Like or not teachers, I'm not the minority. Your bad apples are truly spoiling the bunch. We moved to Pleasanton partially for the schools and have been mostly pleased with the teachers we have known but we have also run into 3 crazy people who should not be interacting with kids let alone teaching. I had a teacher conference this year where the teacher was crying before it started. Completely unstable and unfit to teach.....an emotional wreck who all the parents despised yet there is absolutely no chance of her being removed.....no chance and you know it.
As taxpayers, we are your ultimate bosses....I know you despise that notion but that is what is true when you work in the public sector. You come to us for money requests when you feel underpaid or overworked. (complete joke) do in my book that makes us your ultimate bosses. With that said, many of your bosses are unsatisfied. If you are a good teacher, don't have to be popular, you would be paid better with nothing to worry about come layoff time.....you won't have to worry about seniority with a proper system based on performance.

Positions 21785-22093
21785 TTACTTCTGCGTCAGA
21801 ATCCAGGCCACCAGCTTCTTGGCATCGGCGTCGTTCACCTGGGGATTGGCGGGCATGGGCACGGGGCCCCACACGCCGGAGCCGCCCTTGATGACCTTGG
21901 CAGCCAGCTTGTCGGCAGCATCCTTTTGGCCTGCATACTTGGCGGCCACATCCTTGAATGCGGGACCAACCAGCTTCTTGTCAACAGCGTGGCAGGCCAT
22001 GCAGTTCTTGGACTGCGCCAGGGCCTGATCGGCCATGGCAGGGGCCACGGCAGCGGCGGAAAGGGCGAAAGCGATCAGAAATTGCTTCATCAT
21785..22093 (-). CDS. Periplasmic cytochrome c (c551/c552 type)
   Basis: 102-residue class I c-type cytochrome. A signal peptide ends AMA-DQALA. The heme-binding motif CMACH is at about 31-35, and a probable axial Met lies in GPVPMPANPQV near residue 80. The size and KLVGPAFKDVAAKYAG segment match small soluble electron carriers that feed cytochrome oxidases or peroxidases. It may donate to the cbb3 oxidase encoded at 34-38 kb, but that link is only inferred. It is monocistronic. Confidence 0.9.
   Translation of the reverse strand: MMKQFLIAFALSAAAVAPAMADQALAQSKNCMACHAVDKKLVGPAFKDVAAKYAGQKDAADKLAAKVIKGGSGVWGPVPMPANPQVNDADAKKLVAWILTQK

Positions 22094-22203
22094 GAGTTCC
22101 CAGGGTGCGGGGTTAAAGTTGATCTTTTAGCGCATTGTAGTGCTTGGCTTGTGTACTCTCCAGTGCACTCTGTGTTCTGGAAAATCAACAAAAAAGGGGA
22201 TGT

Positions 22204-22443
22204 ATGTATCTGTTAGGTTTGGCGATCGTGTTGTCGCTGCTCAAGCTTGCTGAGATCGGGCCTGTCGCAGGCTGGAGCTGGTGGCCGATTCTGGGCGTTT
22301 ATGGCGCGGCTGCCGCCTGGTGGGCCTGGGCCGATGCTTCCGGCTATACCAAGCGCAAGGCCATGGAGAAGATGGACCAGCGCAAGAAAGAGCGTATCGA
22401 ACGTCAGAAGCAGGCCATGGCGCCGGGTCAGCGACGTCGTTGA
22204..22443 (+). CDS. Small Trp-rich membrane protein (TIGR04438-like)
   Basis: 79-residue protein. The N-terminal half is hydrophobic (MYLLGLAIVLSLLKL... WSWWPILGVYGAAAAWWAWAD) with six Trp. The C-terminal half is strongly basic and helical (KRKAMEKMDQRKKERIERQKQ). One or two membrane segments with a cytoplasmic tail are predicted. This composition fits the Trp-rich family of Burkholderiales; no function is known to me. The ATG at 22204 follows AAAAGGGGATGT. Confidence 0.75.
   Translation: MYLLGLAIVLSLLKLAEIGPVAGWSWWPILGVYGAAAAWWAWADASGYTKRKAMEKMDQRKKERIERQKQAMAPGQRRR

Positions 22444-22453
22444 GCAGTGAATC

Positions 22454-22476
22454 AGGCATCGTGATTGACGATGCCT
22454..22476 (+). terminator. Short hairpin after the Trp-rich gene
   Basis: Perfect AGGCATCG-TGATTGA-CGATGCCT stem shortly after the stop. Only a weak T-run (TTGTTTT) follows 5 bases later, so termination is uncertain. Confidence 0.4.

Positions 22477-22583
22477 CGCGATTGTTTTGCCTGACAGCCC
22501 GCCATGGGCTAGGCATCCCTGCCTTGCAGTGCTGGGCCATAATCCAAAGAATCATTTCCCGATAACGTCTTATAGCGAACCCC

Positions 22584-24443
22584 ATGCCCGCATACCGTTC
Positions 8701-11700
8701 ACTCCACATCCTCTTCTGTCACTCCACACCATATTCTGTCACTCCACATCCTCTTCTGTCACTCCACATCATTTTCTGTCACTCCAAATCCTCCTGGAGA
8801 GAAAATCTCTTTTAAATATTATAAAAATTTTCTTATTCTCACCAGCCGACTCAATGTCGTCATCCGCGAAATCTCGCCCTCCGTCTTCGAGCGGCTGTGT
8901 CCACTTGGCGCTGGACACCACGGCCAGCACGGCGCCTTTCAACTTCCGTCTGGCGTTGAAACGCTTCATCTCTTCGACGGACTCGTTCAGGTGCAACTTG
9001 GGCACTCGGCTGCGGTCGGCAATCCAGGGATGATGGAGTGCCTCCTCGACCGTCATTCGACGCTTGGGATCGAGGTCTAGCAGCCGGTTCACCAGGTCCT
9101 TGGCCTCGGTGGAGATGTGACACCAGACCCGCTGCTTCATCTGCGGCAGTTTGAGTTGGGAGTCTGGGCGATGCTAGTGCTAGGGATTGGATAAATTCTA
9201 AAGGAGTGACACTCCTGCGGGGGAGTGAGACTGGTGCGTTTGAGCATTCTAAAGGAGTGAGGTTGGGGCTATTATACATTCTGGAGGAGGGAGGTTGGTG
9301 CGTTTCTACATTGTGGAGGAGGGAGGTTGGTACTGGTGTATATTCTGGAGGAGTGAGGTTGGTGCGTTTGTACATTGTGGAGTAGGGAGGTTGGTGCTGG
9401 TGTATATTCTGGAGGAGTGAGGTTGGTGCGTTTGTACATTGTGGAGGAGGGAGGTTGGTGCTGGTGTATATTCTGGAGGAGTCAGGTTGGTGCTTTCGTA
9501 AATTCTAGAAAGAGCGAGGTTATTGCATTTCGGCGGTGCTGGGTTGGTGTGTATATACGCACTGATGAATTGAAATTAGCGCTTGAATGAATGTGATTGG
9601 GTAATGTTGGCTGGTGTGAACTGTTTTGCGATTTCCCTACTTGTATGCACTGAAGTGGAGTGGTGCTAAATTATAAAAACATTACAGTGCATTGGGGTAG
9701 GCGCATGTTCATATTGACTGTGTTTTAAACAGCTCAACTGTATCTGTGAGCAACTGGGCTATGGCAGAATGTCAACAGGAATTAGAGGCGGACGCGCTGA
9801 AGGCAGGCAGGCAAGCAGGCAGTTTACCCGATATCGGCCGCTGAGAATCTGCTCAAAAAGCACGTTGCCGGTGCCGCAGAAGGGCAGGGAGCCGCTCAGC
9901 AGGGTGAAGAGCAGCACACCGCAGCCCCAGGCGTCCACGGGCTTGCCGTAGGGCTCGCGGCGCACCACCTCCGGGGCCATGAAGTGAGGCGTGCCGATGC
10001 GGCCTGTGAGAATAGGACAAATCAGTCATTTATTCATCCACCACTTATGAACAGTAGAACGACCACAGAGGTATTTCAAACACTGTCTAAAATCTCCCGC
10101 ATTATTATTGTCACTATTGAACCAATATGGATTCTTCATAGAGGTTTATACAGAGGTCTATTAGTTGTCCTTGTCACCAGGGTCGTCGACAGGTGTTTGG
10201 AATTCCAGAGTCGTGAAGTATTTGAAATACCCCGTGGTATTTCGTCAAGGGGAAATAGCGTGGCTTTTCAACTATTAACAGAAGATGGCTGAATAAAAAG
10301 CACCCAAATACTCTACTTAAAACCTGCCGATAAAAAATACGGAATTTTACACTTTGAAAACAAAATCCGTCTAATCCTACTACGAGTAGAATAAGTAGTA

Posted by To GX, a resident of the Another Pleasanton neighborhood neighborhood, on Nov 25, 2010 at 10:32 am
The proof is in front of you folks. Steve is an alarmist, and may just be an emotionally unbalanced loser as well. Did you even read the whole post? How long have I been in the district? How many schools have employed me? You have no idea, and no idea how often firings happen. Spread your fear and hate somewhere else.